What was striking, she said, "was the similarity in PWV values across the studies," seven of which were European, three from the Far East, one from Australasia, and one from the US.

After adjusting for conventional risk factors--age, sex, systolic BP, cholesterol, HDL, smoking, and antihypertensive medications--they showed that the hazard ratios for a one-standard-deviation (SD) change in PWV were 1.19 for CHD, 1.25 for stroke, 1.27 for CV events, and 1.18 for all-cause mortality, all of which were statistically significant.

When the results were stratified by age, they showed that the predictive effect of PWV was strongest in those younger than 50 years of age, she noted, although the relationship between PWV and events was still significant for those over 50.

"While it was previously thought that arterial stiffness was a surrogate marker, it's becoming clear it is a pathological process that drives a number of nonatherosclerotic cardiovascular diseases, such as white-matter lesions in the brain, and also has adverse effects on the large arteries themselves," McEniery told the meeting.

The next step, she says, will be to look at these same data to determine how much PWV adds to conventional screening, independent of other cardiovascular risk factors.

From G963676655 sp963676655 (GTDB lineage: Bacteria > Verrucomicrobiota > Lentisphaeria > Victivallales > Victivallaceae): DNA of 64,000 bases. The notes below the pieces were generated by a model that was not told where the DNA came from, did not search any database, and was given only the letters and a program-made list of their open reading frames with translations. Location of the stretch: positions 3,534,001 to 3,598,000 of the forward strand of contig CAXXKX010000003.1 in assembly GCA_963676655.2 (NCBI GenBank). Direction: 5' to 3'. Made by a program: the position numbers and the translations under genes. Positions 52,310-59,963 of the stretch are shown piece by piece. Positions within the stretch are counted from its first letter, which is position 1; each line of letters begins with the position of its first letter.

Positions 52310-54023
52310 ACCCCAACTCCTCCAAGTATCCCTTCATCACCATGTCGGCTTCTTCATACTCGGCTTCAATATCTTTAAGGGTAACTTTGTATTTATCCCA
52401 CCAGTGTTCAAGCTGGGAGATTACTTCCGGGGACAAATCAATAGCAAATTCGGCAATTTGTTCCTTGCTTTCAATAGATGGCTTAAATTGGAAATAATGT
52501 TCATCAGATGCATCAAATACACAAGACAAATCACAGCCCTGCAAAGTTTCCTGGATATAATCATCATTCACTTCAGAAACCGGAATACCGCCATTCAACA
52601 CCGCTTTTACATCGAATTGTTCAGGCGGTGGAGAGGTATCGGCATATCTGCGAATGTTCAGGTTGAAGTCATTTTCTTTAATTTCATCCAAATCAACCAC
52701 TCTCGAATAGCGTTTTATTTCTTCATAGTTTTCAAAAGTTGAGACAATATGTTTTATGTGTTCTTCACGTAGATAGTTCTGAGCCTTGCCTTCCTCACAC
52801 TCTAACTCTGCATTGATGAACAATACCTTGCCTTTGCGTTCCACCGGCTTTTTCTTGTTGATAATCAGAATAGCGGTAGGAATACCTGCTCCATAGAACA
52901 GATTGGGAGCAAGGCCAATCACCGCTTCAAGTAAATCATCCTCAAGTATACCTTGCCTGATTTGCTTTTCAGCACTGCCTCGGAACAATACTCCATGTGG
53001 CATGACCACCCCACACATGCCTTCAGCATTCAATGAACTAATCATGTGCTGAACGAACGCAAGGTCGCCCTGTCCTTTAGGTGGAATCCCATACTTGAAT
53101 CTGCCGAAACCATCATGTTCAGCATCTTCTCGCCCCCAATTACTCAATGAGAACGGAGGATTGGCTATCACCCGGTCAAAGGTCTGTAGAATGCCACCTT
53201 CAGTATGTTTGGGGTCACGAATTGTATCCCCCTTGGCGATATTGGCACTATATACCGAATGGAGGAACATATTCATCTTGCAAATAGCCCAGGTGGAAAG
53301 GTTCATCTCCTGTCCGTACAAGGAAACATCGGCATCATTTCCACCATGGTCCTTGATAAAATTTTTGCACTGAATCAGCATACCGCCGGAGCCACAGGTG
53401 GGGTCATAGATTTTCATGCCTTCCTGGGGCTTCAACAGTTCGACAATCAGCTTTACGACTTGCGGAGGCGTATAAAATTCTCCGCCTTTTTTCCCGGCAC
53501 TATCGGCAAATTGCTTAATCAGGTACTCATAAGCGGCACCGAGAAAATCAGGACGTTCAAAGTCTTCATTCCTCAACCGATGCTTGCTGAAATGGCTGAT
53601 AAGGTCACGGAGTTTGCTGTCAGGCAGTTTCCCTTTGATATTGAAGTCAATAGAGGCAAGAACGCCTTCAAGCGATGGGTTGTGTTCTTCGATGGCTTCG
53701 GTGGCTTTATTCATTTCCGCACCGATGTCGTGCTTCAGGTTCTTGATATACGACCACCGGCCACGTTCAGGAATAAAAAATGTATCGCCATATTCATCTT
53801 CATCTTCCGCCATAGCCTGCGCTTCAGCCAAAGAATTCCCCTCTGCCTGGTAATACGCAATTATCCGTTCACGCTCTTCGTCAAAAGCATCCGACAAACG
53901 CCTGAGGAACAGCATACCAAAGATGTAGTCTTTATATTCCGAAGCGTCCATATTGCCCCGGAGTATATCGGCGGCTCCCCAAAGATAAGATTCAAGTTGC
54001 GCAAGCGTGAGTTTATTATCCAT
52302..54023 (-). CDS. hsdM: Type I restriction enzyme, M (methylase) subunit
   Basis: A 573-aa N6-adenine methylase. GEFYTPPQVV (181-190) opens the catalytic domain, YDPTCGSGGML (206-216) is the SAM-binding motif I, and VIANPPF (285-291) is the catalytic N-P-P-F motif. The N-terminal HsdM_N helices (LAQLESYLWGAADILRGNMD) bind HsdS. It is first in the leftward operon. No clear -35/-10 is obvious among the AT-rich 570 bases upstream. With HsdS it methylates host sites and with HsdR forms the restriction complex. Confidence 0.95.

New Focus on Arterial Stiffness and Vascular Aging

Asked to comment on the findings, Dr Peter Nilsson (University Hospital, Malmö, Sweden) told heartwire these new data on PWV are important.

Dr Peter Nilsson

"With aging comes stiffness, comes BP elevation, comes pulse-pressure increase," he said, noting that pulse pressure (the difference between systolic and diastolic measures) is a crude measure of vascular aging, but it is one that can easily be employed by GPs. However, he also believes that the increasing availability of new and cheaper devices to measure PWV will eventually mean that primary-care clinics will utilize this technology.

He notes, however, that the use of PWV as a routine tool for patient evaluation has been hampered by the absence of reference values. But a paper published June 7, 2010 in the European Heart Journal [2] is the first to establish these, based on a large European population, he noted.

"The bottom line is that 10 years ago, people were focusing on BP; now we are focusing on arterial stiffness and vascular aging and that leads to the concept of vascular protection," he added.

And Nilsson noted that new research showing that blood-pressure variability may be a much more important indicator of risk than mean BP is also an important part of the mix, as many are citing arterial stiffness as a possible cause of high variability in BP.

McEniery agrees that arterial stiffness "is a plausible mechanism for BP variability, particularly in older individuals. Their stiffer arteries may have lost that ability to buffer short-term changes in BP," she noted.

McEniery has no financial disclosures. Nilsson does not have any financial relationships with any companies marketing devices that measure PWV. He consults for a number of companies involved in manufacturing drugs for hypertension and diabetes; has lectured for Merck, Pfizer, Novartis, GlaxoSmithKline, Lilly, Boehringer Ingelheim, and AstraZeneca; and has sat on advisory boards for Merck, Novartis, GlaxoSmithKline, and AstraZeneca.